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Example sentence:

At last, Mark spoke to Mary, setting the air particles surrounding them in/into motion again.

Should it be in or into and why?

"in motion again" 33K Google results.

"into motion again" has 9K.

But I'm sttill a little confused.

  • There's no particular "Why?" involved. Google NGrams has put into motion accounting for over a third of all instances over the past 50 years, but if you make the date range a century earlier, it was almost too rare to appear on the chart at all.Use whichever you like, but don't assume either is more "right" or "wrong" than the other. – FumbleFingers May 15 '18 at 16:27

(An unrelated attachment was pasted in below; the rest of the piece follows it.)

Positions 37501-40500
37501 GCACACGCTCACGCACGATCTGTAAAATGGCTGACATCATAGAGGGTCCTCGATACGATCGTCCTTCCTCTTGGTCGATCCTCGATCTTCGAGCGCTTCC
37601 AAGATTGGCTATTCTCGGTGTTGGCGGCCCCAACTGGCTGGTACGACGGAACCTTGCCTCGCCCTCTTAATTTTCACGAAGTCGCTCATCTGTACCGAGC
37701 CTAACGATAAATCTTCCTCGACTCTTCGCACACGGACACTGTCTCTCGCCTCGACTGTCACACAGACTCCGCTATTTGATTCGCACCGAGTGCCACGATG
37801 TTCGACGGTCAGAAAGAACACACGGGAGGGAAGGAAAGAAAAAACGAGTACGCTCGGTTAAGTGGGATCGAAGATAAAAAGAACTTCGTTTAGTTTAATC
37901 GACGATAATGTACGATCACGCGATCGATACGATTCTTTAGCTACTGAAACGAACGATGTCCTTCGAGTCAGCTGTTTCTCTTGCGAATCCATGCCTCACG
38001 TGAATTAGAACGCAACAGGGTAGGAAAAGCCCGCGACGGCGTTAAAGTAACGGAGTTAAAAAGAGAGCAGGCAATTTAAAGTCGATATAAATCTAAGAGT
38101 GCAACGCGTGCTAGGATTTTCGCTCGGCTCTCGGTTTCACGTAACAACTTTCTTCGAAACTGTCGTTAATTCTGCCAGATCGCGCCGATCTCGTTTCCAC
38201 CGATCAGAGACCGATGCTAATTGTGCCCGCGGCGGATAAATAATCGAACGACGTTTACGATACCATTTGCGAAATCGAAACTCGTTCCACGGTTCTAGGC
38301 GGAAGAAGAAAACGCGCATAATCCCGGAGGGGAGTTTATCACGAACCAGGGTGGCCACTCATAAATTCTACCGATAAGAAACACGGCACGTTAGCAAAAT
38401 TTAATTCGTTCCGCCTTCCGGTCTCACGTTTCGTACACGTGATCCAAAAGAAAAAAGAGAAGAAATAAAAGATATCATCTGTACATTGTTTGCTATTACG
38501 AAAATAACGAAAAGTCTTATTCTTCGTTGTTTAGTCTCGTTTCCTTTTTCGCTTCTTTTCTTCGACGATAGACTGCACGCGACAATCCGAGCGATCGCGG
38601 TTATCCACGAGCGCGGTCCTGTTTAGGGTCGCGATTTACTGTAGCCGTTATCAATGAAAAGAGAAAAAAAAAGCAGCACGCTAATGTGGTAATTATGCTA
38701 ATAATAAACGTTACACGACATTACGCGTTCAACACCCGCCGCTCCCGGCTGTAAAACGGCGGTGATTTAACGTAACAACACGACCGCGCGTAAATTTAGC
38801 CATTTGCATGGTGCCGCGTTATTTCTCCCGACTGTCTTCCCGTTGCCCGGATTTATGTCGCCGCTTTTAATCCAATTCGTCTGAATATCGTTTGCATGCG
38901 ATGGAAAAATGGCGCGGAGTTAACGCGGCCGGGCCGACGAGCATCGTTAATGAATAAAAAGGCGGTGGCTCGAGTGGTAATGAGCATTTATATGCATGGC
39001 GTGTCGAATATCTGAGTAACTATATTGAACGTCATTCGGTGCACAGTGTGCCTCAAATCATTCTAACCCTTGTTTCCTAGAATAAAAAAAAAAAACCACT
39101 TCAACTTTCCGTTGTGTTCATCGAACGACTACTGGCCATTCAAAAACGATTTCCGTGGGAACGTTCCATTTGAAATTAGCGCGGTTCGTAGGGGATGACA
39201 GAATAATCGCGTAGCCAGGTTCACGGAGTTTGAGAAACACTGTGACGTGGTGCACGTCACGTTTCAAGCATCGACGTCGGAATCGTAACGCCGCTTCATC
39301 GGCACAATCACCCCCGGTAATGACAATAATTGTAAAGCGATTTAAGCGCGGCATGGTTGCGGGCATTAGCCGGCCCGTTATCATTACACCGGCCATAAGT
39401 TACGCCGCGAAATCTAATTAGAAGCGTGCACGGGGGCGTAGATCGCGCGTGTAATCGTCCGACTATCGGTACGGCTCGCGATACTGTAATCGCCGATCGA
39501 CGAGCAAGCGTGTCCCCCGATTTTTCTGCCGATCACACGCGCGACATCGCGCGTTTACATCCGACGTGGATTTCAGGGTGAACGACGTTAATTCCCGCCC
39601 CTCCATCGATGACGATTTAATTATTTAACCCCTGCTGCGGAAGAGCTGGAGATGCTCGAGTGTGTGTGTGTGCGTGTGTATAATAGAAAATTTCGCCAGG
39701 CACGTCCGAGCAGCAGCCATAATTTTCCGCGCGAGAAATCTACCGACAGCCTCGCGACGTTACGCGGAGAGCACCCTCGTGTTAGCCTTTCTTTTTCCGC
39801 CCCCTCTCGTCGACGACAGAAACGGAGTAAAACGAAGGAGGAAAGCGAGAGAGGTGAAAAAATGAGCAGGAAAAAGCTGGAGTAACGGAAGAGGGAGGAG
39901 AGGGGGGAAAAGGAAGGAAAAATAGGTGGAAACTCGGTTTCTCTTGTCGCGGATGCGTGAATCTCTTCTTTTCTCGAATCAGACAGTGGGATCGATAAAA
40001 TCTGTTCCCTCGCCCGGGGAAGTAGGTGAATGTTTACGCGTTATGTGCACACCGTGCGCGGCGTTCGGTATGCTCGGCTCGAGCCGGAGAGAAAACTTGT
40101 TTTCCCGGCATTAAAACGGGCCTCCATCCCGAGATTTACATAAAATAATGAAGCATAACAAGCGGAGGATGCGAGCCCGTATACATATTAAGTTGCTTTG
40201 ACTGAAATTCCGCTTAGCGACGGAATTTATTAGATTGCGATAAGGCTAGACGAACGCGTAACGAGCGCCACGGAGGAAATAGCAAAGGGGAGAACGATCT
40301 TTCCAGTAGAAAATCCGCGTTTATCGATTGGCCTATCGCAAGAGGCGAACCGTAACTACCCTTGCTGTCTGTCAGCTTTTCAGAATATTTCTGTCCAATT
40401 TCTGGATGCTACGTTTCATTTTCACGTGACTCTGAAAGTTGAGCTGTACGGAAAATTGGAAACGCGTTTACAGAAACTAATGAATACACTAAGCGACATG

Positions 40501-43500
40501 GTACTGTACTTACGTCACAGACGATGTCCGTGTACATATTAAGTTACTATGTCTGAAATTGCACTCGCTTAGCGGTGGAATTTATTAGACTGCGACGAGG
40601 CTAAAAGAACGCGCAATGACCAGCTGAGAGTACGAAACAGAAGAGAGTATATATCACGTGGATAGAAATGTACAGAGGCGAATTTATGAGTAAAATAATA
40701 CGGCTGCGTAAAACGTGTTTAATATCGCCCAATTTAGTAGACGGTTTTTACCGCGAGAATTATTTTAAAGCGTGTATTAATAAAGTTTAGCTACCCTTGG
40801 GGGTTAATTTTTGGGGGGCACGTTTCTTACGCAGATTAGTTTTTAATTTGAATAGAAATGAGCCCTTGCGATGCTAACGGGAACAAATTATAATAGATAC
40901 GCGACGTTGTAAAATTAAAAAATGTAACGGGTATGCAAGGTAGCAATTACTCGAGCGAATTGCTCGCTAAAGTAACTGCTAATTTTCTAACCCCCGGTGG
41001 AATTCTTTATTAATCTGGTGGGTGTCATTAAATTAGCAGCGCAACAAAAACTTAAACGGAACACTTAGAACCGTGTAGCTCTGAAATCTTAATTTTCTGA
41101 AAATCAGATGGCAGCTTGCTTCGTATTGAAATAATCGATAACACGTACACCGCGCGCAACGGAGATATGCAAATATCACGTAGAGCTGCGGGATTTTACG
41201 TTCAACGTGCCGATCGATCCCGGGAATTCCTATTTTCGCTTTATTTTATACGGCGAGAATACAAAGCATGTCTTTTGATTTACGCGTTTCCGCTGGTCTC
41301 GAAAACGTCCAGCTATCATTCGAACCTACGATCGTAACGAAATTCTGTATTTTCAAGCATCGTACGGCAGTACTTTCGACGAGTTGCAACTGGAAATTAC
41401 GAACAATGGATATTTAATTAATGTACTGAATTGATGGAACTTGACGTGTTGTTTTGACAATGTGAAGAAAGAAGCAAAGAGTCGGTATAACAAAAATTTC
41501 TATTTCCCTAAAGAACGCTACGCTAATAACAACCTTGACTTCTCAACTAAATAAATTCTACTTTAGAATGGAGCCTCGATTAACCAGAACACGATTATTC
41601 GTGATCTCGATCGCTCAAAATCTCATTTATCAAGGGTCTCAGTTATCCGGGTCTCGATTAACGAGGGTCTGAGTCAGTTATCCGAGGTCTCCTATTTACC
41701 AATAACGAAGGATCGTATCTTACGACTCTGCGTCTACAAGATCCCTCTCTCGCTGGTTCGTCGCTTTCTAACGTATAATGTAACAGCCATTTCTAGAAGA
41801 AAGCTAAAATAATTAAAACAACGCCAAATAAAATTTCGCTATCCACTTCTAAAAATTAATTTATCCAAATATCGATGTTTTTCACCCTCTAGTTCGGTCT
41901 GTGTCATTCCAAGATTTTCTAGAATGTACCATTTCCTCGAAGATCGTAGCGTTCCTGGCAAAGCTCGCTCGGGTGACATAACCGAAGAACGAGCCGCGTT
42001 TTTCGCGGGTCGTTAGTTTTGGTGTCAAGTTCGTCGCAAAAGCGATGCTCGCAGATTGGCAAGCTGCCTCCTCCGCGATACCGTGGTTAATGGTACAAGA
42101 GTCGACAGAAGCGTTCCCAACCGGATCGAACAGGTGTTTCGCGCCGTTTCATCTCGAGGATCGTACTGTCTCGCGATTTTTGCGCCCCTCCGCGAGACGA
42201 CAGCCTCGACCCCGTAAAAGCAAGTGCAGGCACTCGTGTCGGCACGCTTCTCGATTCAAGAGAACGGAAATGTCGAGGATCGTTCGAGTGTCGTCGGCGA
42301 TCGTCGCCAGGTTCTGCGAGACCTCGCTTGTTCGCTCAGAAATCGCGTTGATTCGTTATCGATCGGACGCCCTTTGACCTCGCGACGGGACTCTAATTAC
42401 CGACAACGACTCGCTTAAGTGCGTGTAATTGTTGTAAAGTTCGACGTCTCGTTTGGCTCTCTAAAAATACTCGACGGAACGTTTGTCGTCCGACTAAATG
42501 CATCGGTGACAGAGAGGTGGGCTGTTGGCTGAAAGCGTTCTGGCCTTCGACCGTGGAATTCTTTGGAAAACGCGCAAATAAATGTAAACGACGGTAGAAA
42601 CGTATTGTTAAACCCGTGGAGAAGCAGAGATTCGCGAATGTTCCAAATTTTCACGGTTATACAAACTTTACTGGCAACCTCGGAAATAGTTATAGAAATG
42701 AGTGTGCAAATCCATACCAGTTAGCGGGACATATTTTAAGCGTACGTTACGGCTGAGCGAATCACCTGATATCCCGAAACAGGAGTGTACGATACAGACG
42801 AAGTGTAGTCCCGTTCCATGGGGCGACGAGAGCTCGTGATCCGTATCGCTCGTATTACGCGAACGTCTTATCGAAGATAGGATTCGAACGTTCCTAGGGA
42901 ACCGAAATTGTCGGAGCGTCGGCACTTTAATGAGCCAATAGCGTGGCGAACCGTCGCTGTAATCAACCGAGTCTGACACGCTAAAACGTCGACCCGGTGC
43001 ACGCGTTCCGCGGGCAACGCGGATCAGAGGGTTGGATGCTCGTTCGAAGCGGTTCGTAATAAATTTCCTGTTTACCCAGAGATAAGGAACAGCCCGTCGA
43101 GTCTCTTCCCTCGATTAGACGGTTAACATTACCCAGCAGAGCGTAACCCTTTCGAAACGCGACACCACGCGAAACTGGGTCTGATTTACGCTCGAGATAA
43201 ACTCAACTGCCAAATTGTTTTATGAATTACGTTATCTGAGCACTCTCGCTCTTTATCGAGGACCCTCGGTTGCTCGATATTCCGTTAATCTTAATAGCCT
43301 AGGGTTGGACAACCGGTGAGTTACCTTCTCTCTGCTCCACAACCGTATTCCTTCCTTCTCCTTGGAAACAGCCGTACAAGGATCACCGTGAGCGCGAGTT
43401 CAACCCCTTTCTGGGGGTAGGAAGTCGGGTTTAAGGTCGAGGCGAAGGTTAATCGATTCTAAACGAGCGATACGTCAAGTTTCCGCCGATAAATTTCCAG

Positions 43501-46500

• Considering how to answer this, a better example might be helpful. I can't get a feeling for the motion, since air particles are always moving the same in a literal sense. In the more likely interpretation, "At last, Mark spoke to Mary, setting the feelings between them in/into motion again.", I would use into since a change of state clearly has occurred. – user3169 May 15 '18 at 20:28
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It sounds more natural to me an American English speaker to say into. I know that it has less results but that's how it feels to me given the options. I would say both are valid and would convey what you wish to convey.

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